Make us your home page

Today’s top headlines delivered to you daily.

(View our Privacy Policy)

Solutions: Here's a trick for e-mail problems

Q. About a month ago, I received an e-mail from a friend. I can't do anything with this e-mail. When I try to open it, I get a message that reads, "Message could not be displayed. Windows Mail encountered an unexpected problem while displaying this message. Check your computer for low memory or low disk space and try again." I am running Windows Vista Home Edition and Outlook Express. I have plenty of memory and disk space. I can't open it, send it, forward it or delete it. Any ideas on how to get rid of it?

A. This problem is usually caused by a corrupt mailstore. Microsoft includes a command line utility called esentutl that can be used to check, defragment and repair the WindowsMail.MSMessageStore file. Here's how to use it: Exit out of Windows Mail. Back up your e-mail data to another folder or disk: This includes the folder C:\Users\your-username\AppData\Local\Microsoft\Windows Mail\ and all the subfolders as well. Note that the AppData folder is normally hidden, but if you click the Start button and then paste the complete folder spec from above and hit Enter, it will take you right there. You can also enable "View hidden files and folders" from within file explorer by clicking Tools, Folder options, View tab and look for that setting. Also note that in the folder spec I listed above, you'll need to substitute your user name (logon name) in place of "your_username." So, for me the entire folder spec would be C:\Users\john\AppData\Local\Microsoft\Windows Mail\. Now that you've safely backed up that entire folder (it's important — don't skip that step) it is time to use the esentutl utility. Click the Start button and type CMD and then hit the Enter key. This will open a command window.

To repair your WindowsMail.MSMessageStore file: esentutl /p "C:\Users\your-username\AppData\Local\Microsoft\Windows Mail\windowsmail.msmessagestore"

To defragment your WindowsMail.MSMessageStore file: esentutl /d "C:\Users\your-username\AppData\Local\Microsoft\Windows Mail\windowsmail.msmessagestore"

To check the integrity of your WindowsMail.MSMessageStore file: esentutl /g "C:\Users\your-username\AppData\Local\Microsoft\Windows Mail\windowsmail.msmessagestore"

Q. Can I transfer Microsoft Office 2000 and related files (or other programs like Adobe Photoshop and pictures) to an external hard drive so I can use them with my laptop as well as my desktop computer? My desktop is a 5-year-old Dell running Windows XP SP2. It's getting pretty crowded.

A. Absolutely. But if you are speaking of the programs themselves, they will need to be uninstalled and then reinstalled on the external hard drive. But if you are referring to the data files used and created by these programs, then yes, they can exist anywhere. Even the USB flash drives that now come as large as 16 GB are becoming a convenient alternative.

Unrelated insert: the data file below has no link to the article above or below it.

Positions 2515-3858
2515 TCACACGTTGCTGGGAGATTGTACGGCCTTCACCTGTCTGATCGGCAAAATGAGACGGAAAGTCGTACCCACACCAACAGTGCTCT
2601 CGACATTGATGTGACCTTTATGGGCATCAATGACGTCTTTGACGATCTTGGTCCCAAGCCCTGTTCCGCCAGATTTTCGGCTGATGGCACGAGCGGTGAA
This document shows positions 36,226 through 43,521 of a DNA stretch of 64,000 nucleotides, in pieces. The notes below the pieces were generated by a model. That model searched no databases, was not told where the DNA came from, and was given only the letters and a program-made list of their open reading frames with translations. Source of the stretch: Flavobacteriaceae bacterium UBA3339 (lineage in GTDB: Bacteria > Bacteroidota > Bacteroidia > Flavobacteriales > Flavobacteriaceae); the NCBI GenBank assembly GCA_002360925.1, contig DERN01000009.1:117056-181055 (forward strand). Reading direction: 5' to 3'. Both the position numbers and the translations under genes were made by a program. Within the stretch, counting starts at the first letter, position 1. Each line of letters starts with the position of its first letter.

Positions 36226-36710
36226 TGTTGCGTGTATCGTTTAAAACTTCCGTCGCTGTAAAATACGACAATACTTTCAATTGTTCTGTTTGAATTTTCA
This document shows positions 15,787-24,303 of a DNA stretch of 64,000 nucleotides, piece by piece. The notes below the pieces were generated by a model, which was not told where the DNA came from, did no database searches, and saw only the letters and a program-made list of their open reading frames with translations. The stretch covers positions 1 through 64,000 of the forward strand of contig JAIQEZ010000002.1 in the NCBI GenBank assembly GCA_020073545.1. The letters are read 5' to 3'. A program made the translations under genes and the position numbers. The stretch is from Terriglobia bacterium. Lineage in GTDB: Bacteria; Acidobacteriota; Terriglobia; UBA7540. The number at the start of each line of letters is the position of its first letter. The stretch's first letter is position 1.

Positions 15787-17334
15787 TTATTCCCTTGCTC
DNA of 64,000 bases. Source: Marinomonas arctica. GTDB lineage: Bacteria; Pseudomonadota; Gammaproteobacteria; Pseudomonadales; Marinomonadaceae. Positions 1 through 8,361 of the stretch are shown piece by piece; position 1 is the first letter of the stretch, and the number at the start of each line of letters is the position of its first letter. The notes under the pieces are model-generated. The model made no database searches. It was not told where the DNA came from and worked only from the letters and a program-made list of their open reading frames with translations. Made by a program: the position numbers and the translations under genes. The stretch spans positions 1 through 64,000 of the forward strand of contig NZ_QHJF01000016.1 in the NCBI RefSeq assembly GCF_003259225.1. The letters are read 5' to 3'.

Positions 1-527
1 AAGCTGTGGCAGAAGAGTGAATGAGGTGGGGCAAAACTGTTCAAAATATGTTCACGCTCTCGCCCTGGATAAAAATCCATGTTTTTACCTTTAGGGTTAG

Q. A question in regard to your April 14 column (Avoid an e-mail etiquette breach): If a user uses the BCC field to send multiple e-mails, why would we put our own address in the CC field and send ourselves a copy of the e-mail?

A. Yes, I caught that one myself, too late. What I meant was, put your own address in the "To" field and your recipients in the "BCC" field.

Send questions to or Personal Tech, P.O. Box 1121, St. Petersburg, FL 33731. Questions are answered only in this column.

Solutions: Here's a trick for e-mail problems 04/20/08 [Last modified: Monday, May 12, 2008 4:37pm]
Photo reprints | Article reprints

© 2017 Tampa Bay Times


Join the discussion: Click to view comments, add yours

  1. Rays set to activate Tommy Hunter from DL


    The Rays plan to activate RHP Tommy Hunter from the DL for Thursday's series finale against the Angels.

  2. Reporter says Republican candidate in Montana body-slammed him (w/video)


    HELENA, Mont. — Witnesses said the Republican candidate for Montana's sole congressional seat body-slammed a reporter Wednesday, the day before the polls close in the nationally watched special election. Authorities said late Wednesday that Greg Gianforte has been cited for misdemeanor assault over incident with …

    Greg Gianforte, right, receives congratulations from a supporter in Helena, Mont., in March. [Associated Press]
  3. Culpepper falls just short on 'Survivor' finale

    Human Interest

    In the end, Tampa lawyer Brad Culpepper fell just short, and the ex-Tampa Bay Buccaneer lost Survivor: Game Changers and the $1 million prize to Sarah Lacina, a police officer from Iowa.

  4. Families dispute claims that slain Tampa Palms roommates shared neo-Nazi beliefs


    TAMPA — Andrew Oneschuk never liked making small talk on the phone, his father said, but the last time the two spoke, something seemed off.

    Andrew Oneschuk and Jeremy Himmelman lived in a Tampa Palms apartment with Devon Arthurs and Brandon Russell. Oneschuk and Himmelman reportedly planned to move out.
  5. Brad Culpepper makes it to final 3 on Survivor, but jury picks Sarah

    The Feed

    UPDATE, WEDNESDAY NIGHT: Tampa's Brad Culpepper make it to the final 3 on Survivor, but jurors chose Sarah as the winner of the $1 million.

    Original report follows:

    "The Tables Have Turned" - Brad Culpepper, Tai Trang and Hali Ford on the fourth episode of SURVIVOR: Game Changers on the CBS Television Network. Photo: Jeffrey Neira/CBS Entertainment